A Portrait Of The Artist As A Young Woman

Esquire|The Big Black Book - Fall/Winter 2019

A Portrait Of The Artist As A Young Woman
EMILY ADAMS BODE, ONE OF THE GREAT NEW AMERICAN DESIGNERS, USES VINTAGE FABRICS LIKE QUILTS AND TABLE LINENS TO CRAFT ONE-OF-A-KIND PIECES THAT ARE NOT SO MUCH CLOTHES AS THEY ARE COLLECTOR’S ITEMS
Christine Flammia
Emily Adams Bode is an artist. Sure, clothes may be her medium, but to call her a fashion designer would be to undervalue the craftsmanship that goes into her pieces. Bode, the brand, is born from Bode, the woman, and her love of fabrics with a story. She’ll make jackets out of old milk-bottle caps or cigarette-burned bed quilts—anything that was produced to be discarded but, for whatever reason, stuck around.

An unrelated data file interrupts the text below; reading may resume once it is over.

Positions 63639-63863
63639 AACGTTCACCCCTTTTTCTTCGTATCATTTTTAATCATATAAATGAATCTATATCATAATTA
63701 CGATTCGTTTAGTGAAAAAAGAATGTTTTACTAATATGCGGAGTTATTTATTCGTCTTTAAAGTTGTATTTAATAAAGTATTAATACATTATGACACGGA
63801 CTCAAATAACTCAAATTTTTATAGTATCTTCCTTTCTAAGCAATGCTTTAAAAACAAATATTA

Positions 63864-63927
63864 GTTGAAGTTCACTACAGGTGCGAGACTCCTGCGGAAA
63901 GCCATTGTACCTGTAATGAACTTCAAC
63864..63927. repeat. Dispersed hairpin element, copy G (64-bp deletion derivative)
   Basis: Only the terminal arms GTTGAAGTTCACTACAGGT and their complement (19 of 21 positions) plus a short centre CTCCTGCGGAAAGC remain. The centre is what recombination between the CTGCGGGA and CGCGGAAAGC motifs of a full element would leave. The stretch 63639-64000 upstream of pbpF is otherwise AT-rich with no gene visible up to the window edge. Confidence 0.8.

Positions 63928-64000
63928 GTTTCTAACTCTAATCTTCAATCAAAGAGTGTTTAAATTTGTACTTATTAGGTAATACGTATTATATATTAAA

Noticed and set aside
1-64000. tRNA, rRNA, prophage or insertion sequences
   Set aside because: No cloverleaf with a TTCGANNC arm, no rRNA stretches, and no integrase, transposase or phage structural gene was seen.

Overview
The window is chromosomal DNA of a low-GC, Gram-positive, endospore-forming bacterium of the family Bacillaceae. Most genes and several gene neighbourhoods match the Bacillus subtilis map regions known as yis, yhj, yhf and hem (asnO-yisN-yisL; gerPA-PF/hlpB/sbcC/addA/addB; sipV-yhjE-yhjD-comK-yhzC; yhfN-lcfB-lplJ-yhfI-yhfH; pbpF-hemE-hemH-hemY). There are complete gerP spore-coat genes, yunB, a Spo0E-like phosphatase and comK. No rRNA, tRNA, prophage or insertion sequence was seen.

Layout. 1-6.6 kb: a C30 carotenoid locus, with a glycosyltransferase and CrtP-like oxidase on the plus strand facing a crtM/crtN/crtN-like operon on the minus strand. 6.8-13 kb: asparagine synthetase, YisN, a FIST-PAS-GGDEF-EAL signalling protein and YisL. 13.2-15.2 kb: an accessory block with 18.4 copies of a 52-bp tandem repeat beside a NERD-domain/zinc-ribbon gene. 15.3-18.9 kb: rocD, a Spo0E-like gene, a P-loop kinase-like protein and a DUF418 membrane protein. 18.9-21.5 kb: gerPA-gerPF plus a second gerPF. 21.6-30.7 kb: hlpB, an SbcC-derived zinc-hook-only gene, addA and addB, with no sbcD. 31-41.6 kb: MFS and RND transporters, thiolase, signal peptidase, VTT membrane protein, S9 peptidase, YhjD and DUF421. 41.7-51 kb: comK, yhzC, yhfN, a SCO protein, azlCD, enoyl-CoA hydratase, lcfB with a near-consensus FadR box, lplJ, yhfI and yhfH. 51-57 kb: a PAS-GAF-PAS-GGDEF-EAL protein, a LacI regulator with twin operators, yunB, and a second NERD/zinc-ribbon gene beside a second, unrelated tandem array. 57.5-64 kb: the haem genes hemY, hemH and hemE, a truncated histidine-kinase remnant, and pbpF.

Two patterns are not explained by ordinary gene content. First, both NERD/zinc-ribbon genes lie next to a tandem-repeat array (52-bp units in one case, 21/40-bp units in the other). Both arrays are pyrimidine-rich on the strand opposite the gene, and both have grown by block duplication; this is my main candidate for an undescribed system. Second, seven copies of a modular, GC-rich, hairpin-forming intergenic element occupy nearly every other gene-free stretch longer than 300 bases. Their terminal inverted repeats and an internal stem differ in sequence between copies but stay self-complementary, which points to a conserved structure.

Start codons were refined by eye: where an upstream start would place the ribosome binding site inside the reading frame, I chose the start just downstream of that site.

“I grew up antiquing in and around the South and in New England, where my parents are from,” says Bode. “We sewed and made collages regularly; I thought that was normal.”

While the fashion world is saturated with clothes not meant to last longer than a season, Bode’s work is intended as more than an impulse purchase. The fabrics she uses—antique quilts, old lace tablecloths, vintage saris—are far from the synthetics of fast fashion, and people are noticing. Her designs won her runner-up in the CFDA/Vogue Fashion Fund in 2018 and, in 2019, the CFDA Award for Emerging Designer of the Year.

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The Big Black Book - Fall/Winter 2019